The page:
the PH buffer LFS give is maintain 8.3PH and raise alkalinity(they didnt tell me that)

Can you link the exact product you are using? Or post a picture. This is incredibly important.

I also notice that you have 2 pieces of live rock that are making contact with the glass. You will want to relocate these pieces. You will be shocked at how strong your snails are, and they are fully capable of causing a rock piece to crash when the the glass is used as a supporting side. Also, it will be nearly impossible to clean coraline algae off the glass unless the glass is clear of rock.

If you want to redo the reef structure, you can use cable ties to attach pieces of rock together to create stability. My entire reef structure is attached together with cable ties. This gives you piece of mind, and also allows for creative aquascapping.
http://i545.photobucket.com/albums/h...CaveBuild2.jpg

stanley888 02-24-2010 10:10 PM

Marine Buffer
Seachem. Marine Buffer

http://www.seachem.com/Products/imag...uffer_500g.jpg

Pasfur 02-25-2010 06:23 AM

You are making me think this morning Stanley. I just spent 10 minutes reading up on the product and what is in it. This is an interesting product, but I would not use it long term. Let me explain why.

Here is a direct quote from SeaChem web site, clicking on the link you gave me:
Thus, the pK of Marine Buffer is actually slightly higher than 8.3 in order to combat the influx of bicarbonate at every water change. Marine Buffer™ was the first buffer on the market which contained borate salts (which make a saltwater buffering system much more stable), and Marine Buffer™ remains the most effective pH buffer on the market for marine aquaria.

First, if you are using Instant Ocean, the salt mixes to a pH of 8.3. Instant Ocean is not heavily dependent on bicarbonate buffers, and as a result you do not get the downward pH swing that comes with some less expensive salt mixes.
Second, we run most of our marine system with the understanding that we will not be doing scheduled routine water changes sufficient to impact pH and the buffering ions. We use balanced supplements to accomplish this task.

For our purposes here and the techniques the senior members of this site generally use on marine aquariums, such as those we have been discussing so far on your tank, our goal is stability. We seek to maintain the balanced ratios of the buffering ions. This is accomplished by monitoring alkalinity and calcium, and buffering where appropriate. SeaChem actually claims to not be balanced. Another quote from their web site:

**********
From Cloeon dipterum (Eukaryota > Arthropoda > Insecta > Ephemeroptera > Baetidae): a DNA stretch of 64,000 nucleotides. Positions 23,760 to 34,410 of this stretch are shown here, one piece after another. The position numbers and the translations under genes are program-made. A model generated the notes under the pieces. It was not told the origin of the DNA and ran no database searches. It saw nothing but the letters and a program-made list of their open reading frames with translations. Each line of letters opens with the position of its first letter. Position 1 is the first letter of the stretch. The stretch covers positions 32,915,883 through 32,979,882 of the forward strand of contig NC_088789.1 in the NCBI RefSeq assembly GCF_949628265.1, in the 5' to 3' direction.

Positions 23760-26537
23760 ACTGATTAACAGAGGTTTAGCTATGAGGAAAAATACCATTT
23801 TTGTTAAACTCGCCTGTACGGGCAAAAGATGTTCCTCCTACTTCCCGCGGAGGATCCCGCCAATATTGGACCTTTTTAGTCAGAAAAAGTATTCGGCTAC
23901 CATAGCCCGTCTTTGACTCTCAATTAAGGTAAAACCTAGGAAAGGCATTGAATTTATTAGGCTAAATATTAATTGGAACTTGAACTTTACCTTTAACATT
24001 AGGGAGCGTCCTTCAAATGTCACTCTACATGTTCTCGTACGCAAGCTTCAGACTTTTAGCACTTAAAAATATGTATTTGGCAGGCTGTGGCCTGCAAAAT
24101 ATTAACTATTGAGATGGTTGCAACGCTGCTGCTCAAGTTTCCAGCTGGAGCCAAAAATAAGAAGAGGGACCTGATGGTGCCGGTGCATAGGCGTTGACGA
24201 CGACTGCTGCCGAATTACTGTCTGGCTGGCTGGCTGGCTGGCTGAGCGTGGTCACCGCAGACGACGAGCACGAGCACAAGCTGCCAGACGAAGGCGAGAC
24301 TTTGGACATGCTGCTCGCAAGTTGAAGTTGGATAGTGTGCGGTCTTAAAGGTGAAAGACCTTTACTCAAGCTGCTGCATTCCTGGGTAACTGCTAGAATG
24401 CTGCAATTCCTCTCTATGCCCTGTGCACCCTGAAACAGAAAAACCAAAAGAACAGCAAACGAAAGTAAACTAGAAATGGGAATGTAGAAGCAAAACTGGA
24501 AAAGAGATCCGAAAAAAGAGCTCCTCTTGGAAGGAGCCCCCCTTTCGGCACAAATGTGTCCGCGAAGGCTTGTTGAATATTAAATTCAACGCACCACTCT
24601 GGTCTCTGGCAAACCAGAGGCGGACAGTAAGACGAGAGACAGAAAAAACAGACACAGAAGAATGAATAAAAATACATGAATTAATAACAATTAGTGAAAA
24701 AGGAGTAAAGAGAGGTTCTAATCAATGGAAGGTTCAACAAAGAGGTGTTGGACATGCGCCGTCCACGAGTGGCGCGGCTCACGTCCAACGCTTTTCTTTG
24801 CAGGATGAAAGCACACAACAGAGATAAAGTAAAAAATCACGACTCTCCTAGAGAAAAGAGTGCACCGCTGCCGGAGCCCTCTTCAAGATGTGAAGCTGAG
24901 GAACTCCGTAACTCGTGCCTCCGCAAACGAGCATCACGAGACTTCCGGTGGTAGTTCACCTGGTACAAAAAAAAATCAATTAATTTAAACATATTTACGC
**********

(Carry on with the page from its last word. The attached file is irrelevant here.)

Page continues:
The catch to this seemingly simple solution is that most salt mixes contain substantial amounts of bicarbonate salts. This shifts the pK of the buffering system further towards 7.8, and a buffer that shoots for 8.3 will never quite get there. Thus, the pK of Marine Buffer is actually slightly higher than 8.3 in order to combat the influx of bicarbonate at every water change.

For this reason I am afraid that with prolonged use of the SeaChem buffer you will drive the pH artificially high. I see no reason not to simply use one of the 2 products that we use here with great success. The Kent Products or the BIonic Balanced product.


stanley888 02-25-2010 01:38 PM

1 Attachment(s)
if i want raise alkalinity i should use Kent Superbuffer dHK ?
or B-Ionic 2-Part Calcium Buffer is good for Calcium.
should i get Purple Up if i want more coralline algae growth?

Diatom on sand

Pasfur 02-25-2010 02:07 PM

Quote:

Originally Posted by stanley888 (Post 332268)
if i want raise alkalinity i should use Kent Superbuffer dHK ?
or B-Ionic 2-Part Calcium Buffer is good for Calcium.
should i get Purple Up if i want more coralline algae growth?

Diatom on sand

Alkalinity and calcium are tied together by the ratio of the buffering ions that are in saltwater. The B Ionic product is a "2 part" product because one part adjusts calcium and the other part adjusts the other buffering ions.

The Kent product can be used in a similar manor, by using Super Buffer DKH and using the Calcium Chloride liquid supplement.

You should never adjust calcium or adjust alkalinity without a routine for adjusting both. When you have this routine in place, tehre will not be any resaon for using the Purple Up product, as good coraline growth will result.

stanley888 02-26-2010 12:13 AM

API test kit arrive today
Calcium 480
dKH 12
nitrate 10

Pasfur 02-26-2010 02:42 PM

Quote:

Originally Posted by stanley888 (Post 332781)
API test kit arrive today
Calcium 480
dKH 12
nitrate 10

Very nice. Give it a couple months and the Nitrates should start to drop. You are right where you want to be on Calcium and alkalinity. Don't add anything until you see a drop. I would suggest testing every other day for now on calcium and alkalinity so that you can try to see a pattern in when you need to add supplements.